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Poison ivy, oak, and sumac: What does the rash look like?


While rare, some people see black spots instead of a red rash on their skin. These spots look like black lacquer spilled onto the skin. Instead of black spots, some people develop black streaks on their skin.

If you develop black spots or streaks, there tends to be little or no redness and swelling. The medical term for this condition is black-spot poison-ivy dermatitis.

Poison ivy rash

A rash from one of these poisonous plants usually shows up as red, itchy bumps on the skin.

Black-spot poison-ivy dermatitis

A few people develop black spots or streaks of black on their skin rather than a red rash.

Poison ivy rash: Streaks and spots

This 7-year-old boy developed red streaks and black spots.

How does the rash show up on the skin?

It takes time for the rash to appear. A rash can develop in a few hours if you’ve had a rash from one of these plants before. If you’ve never had a rash from poison ivy, oak, or sumac, it can take 2 to 3 weeks before you see a rash.

No matter how long it takes for the rash to appear, most people experience the following when they get a rash:

  1. The skin itches intensely where the rash will appear. The itch can be so intense that it wakes you from a sound sleep.

  2. Shortly after your skin starts to itch, the rash appears. Most people develop an itchy, red, and blistering rash.

  3. If you have blisters, they break open and leak fluid.

  4. The blisters crust over, and the rash clears in 2 to 3 weeks. The rash will clear without treatment, but it can be extremely itchy until it clears completely.

The intensity of the itch and severity of the rash can differ from person to person. Some people develop 1 or 2 small rashes. Others develop rashes all over.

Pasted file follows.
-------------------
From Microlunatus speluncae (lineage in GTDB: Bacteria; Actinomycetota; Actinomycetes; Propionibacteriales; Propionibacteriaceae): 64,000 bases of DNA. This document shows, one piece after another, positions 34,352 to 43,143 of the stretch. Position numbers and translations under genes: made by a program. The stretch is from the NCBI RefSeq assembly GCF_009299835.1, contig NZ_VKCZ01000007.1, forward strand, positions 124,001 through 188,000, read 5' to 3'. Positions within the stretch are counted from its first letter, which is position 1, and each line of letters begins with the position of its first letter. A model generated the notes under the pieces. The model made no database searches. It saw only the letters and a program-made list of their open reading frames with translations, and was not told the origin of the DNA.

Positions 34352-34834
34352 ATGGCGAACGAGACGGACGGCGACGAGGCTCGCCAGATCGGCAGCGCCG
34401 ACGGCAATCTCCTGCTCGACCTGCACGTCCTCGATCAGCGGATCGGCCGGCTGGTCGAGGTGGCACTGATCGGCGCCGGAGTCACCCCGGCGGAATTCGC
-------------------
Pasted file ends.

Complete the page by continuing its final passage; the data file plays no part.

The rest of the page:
Why does the rash from poison ivy, oak, or sumac spread?

While it may look like the rash is spreading, what’s most likely happening is that you’re developing one or more new rashes. This happens because you either:

  • Got urushiol (the oil from these plants that causes the rash) on more than one area of your skin. Typically, the skin with the most oil on it develops a rash first. Skin with less oil tends to react later.

  • Touched something that still has urushiol on it, such as the unwashed clothing you were wearing when you brushed up against one of these poisonous plants. Urushiol doesn’t have to be on the plant to cause a rash.

If your new rash appears near the current rash, it can look like the rash is spreading.

Many people also mistakenly believe that when they touch their rash, they can spread the rash from one part of their body to another. You cannot spread the rash.

If you have oil from the plant on your skin, you can spread the oil for a short time. Your skin absorbs the oil quickly, so you can only spread the oil from one part of your skin to another for a short amount of time.

How long does a rash from poison ivy, oak, or sumac last?

How long you have a rash depends on whether you’ve had a rash from one of these plants before. Here’s the general rule:

  • Previous rash from poison ivy, oak, or sumac: The rash tends to last 1 to 14 days before it clears on its own.

  • Never had a rash from poison ivy, oak, or sumac: You can have a rash for 21 days or longer before it goes away.

If you’re wondering why you develop a rash from these plants, you’ll find the answer at: Poison ivy, oak, and sumac: Who gets a rash, and is it contagious?


Images
Image 1 used with permission of the American Academy of Dermatology National Library of Dermatologic Teaching Slides.

Images 2,3 used with permission of the Journal of the American Academy of Dermatology.

  • J Am Acad Dermatol 2001;45:246-9.

References
Kurlan JG, Lucky AW. “Black spot poison ivy: A report of 5 cases and a review of the literature.” J Am Acad Dermatol 2001;45:246-9.

McGovern TW. “Dermatoses due to plants.” In: Bolognia JL, et al. Dermatology. (second edition). Mosby Elsevier, Spain, 2008: 255-6.

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